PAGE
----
|MadSci Network: Earth Sciences|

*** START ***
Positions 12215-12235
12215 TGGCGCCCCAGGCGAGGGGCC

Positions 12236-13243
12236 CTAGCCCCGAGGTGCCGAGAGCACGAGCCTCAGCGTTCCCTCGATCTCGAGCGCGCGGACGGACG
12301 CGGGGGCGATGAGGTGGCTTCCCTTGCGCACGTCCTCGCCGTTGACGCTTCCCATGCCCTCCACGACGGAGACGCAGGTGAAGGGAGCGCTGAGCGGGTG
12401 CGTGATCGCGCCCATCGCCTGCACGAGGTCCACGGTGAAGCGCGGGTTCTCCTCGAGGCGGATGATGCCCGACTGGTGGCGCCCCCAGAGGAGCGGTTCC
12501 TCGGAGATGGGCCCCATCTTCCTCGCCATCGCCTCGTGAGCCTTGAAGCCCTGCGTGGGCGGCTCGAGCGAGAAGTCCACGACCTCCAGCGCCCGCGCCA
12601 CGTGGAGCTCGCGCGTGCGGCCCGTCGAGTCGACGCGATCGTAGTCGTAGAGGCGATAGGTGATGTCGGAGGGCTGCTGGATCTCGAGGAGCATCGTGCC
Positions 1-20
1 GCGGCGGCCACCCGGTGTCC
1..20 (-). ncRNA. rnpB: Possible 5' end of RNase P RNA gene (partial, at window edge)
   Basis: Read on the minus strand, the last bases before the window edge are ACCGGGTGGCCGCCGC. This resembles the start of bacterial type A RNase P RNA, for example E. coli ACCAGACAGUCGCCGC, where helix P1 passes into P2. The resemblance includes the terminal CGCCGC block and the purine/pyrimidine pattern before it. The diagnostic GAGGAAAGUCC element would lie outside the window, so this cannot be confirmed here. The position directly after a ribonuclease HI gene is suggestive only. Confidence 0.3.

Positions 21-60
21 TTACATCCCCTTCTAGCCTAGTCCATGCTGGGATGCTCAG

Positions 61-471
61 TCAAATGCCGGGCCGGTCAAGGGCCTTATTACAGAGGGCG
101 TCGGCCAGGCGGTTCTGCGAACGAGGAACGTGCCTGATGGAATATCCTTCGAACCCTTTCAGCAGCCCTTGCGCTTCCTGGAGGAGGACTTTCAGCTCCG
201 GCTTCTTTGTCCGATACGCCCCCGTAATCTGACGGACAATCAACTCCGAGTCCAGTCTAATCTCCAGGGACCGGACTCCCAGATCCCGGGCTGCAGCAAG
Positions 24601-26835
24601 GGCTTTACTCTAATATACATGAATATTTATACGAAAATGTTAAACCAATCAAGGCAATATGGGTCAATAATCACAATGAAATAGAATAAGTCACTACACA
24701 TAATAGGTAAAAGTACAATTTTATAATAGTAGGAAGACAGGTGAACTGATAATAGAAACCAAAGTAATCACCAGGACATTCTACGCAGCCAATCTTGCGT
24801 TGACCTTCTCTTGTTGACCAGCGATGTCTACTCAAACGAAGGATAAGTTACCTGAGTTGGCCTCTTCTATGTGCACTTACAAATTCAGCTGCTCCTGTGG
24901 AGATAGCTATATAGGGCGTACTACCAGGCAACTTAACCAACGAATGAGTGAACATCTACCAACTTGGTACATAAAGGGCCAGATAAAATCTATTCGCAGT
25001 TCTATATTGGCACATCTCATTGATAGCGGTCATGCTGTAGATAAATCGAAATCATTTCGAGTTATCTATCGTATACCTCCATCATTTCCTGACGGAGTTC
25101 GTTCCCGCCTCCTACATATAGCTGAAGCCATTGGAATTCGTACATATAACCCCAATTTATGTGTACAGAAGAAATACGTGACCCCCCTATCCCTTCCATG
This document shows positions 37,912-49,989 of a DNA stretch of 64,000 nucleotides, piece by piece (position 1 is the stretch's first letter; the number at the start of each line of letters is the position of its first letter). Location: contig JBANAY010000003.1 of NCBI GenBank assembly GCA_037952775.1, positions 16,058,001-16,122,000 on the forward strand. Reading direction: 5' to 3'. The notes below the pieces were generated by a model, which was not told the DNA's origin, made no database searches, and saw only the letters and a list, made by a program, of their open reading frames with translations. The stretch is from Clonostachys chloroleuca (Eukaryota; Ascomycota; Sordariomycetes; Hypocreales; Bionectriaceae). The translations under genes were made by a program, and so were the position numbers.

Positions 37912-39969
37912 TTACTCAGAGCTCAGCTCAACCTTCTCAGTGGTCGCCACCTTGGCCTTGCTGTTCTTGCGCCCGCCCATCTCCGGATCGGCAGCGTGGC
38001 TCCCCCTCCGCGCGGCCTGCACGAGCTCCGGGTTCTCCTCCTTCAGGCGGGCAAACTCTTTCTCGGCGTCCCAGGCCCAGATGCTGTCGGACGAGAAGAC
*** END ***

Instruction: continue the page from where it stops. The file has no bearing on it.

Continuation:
Hi Dave, Metal oxides can take on quite a variety of colors, depending not only on the elements, but on the oxide's (microscopic) solid structure. The color of the oxide is seldom a sure way to identify a metal. Colors may be due to the electronic absorption spectrum of the compound (oxides are chemical compounds), or to interference between incoming and reflected light on thin oxide layers. I suppose your question relates to the colored layers formed on blank metal if you heat it e.g. in a flame. Purple reflections may be seen on iron under such conditions: this is due to interference. On the other hand, hematite, Fe2O3, as a fine powder, can serve as a purple pigment. Rust, and other corrosion products, are seldom pure oxides. Copper, on heating, can also take on purple hues: at certain temperatures, copper(I) oxide Cu2O, is stable. Best Regards Werner Sieber
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